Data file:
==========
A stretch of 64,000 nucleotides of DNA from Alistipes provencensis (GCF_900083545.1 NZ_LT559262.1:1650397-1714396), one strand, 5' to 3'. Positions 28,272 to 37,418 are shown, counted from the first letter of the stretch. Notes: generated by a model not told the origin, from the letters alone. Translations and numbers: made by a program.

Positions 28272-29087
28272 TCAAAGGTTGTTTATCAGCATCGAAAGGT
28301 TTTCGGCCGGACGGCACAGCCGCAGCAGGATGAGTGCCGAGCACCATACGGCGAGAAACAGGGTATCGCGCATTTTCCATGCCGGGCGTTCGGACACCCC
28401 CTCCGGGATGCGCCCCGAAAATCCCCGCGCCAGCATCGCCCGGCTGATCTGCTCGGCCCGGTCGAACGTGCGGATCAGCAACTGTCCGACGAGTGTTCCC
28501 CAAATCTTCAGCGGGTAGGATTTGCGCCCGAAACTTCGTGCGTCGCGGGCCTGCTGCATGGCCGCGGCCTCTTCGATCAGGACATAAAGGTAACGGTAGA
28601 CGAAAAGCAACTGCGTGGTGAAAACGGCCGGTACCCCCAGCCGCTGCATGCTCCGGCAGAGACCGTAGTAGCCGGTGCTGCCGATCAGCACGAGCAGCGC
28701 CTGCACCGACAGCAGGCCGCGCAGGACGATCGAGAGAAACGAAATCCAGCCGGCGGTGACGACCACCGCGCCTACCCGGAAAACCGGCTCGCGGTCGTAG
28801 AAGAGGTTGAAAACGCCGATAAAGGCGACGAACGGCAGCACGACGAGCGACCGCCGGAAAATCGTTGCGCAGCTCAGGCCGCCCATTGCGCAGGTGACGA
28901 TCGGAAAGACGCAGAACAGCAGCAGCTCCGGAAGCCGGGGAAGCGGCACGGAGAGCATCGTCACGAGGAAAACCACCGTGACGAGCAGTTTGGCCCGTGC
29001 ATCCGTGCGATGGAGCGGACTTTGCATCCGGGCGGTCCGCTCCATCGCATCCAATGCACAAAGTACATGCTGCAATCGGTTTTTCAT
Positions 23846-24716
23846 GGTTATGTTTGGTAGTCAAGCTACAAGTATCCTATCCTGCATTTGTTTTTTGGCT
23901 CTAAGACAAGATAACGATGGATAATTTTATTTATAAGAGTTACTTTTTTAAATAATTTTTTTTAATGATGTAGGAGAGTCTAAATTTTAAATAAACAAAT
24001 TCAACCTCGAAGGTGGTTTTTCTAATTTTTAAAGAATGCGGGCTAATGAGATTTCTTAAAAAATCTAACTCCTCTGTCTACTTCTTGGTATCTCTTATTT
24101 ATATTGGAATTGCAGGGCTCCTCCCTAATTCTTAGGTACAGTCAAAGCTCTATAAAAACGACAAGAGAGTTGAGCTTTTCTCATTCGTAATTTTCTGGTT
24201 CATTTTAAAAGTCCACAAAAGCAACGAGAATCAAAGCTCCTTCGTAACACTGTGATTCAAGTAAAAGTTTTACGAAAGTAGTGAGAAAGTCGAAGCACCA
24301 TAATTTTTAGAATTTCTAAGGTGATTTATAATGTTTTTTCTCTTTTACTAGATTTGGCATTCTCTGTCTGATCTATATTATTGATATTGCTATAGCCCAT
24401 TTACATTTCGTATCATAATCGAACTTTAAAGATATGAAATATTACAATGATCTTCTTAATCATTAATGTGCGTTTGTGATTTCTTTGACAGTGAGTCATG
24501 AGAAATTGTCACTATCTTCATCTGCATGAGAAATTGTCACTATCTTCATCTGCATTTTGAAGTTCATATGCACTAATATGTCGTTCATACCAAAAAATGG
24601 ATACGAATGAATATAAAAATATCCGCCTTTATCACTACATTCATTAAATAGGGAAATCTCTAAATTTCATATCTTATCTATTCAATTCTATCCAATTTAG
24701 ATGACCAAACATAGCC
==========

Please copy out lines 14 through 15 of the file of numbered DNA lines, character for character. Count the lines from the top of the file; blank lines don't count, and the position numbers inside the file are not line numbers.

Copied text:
23901 CTAAGACAAGATAACGATGGATAATTTTATTTATAAGAGTTACTTTTTTAAATAATTTTTTTTAATGATGTAGGAGAGTCTAAATTTTAAATAAACAAAT
24001 TCAACCTCGAAGGTGGTTTTTCTAATTTTTAAAGAATGCGGGCTAATGAGATTTCTTAAAAAATCTAACTCCTCTGTCTACTTCTTGGTATCTCTTATTT